2. On extended passages (and, really, anything two nights or more qualifies) the sleep/watch schedule becomes really important. Mess up our circadian rhythm and things start getting really weird in our brains and the two things that go first are judgment and perception. Even in otherwise healthy, fit people with no history of mental problems. Set a schedule and keep to it. Off-watch person sleeps! No exceptions. If they can't get to sleep, then they at least lay down and rest. Eat regularly! Drink plenty of water! Bathe, even if just a sponge off. It probably won't be the first night that will get you, but the second.

3. Number of crew on the boat greatly influences #2. Two people make it real hard to get a natural rhythm. Three makes it much easier. Four makes it a snap.

4. I know it seems self-evident, but no recreational drugs/alcohol on passage, or the night before departure (that's the hard part). The after effects of hard partying extend for at least 36 hours before our livers can metabolize it all out of us and the mental fatigue (which, really, is altered neurotransmitters in our brains) can go for a bit longer. Good rest and healthy food really count. If the person takes regular medication, for any condition, they should take extra care to keep on that schedule. Lots of people regularly take things like antidepressants and antianxiety meds and these should not automatically rule them out (but it is another question you should ask and then inquire as to why) -- going off of them suddenly can wreck havoc. Stay on the schedule.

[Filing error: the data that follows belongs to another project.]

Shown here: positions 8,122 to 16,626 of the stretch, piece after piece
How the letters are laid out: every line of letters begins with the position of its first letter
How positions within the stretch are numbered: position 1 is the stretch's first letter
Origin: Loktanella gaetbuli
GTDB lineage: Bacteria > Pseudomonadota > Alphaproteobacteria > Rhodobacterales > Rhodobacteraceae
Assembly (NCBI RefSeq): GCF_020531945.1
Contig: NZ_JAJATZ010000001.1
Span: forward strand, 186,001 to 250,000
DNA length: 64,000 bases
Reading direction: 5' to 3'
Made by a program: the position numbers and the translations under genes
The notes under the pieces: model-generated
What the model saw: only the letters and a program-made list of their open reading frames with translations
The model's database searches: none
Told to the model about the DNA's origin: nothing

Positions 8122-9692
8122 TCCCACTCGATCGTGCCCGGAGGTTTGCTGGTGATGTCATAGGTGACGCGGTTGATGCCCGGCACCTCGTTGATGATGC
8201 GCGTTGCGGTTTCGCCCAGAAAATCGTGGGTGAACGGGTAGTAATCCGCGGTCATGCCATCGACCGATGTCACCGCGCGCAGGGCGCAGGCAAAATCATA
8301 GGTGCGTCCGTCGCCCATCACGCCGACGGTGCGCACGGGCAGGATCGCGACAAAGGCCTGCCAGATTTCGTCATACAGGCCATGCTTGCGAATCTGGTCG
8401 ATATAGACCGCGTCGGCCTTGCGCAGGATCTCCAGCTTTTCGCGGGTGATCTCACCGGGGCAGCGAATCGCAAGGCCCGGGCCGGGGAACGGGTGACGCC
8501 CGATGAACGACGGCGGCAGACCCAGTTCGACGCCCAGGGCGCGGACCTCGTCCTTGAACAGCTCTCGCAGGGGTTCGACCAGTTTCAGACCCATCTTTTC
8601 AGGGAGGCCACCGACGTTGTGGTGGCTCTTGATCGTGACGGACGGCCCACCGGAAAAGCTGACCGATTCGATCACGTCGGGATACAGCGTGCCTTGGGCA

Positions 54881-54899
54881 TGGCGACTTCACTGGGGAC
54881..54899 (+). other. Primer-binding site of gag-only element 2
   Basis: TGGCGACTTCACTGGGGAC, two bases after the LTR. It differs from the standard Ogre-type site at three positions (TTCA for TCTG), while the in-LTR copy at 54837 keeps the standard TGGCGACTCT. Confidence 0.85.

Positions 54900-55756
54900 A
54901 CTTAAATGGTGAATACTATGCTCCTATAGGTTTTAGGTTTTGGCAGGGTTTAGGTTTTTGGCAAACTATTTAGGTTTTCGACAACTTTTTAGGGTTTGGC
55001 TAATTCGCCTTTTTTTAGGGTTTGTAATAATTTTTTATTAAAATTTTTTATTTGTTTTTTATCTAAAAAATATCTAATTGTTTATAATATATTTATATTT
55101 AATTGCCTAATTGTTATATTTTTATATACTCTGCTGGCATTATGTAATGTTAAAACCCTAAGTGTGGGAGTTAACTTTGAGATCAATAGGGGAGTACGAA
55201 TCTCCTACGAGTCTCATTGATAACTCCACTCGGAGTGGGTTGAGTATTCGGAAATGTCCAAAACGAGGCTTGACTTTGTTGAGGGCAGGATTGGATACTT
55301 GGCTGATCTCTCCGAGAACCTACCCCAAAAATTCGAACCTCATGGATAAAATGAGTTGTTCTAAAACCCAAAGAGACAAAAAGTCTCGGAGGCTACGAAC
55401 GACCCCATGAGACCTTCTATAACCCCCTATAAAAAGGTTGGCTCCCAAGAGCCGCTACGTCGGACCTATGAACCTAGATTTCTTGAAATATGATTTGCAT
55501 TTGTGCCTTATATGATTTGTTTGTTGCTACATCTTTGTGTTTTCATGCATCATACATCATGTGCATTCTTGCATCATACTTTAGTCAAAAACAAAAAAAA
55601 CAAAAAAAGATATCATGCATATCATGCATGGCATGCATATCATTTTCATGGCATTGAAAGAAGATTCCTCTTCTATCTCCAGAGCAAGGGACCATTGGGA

Hope this helps.

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Old 16-06-2009, 21:36   #43
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where were you when I needed you!

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Old 16-06-2009, 22:16   #44
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Erika, it sounds like you've had some real adventures! Most of them positive, I bet, but you've certainly run into some weird ones, too.

I've never been in the position of having unknown crew, or crewing for others unknown to me. I guess I've been lucky and had friends and family, well qualified, ready and willing to be there.

I'm not sure what I would do if the situation were different. I'd be real tempted to haul out the old ink blots, though. Would that be offensive? I guess, probably. But most of my questions along the same lines would probably strike someone as very intrusive. Yet, what else can we do? Holy moly, we're out in the middle of the ocean where lord-knows-what-crap can happen, with a stranger? Who might (literally) not be seeing what is plainly obvious; or, might actually be seeing stuff that isn't really there? Whose judgment might be so impaired that we all die?

Serious stuff. Maybe that idea of developing some sort of crew mental health screen that can be easily administered by a layperson isn't such a bad idea. Have to think about that.

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Old 16-06-2009, 23:22   #45
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Actually, that is a great Idea. Especially from your perspective of cruiser/psychologist.

Erika


After twelve years of therapy my psychiatrist said something that brought tears to my eyes. He said, 'No hablo ingles.' Ronnie Shakes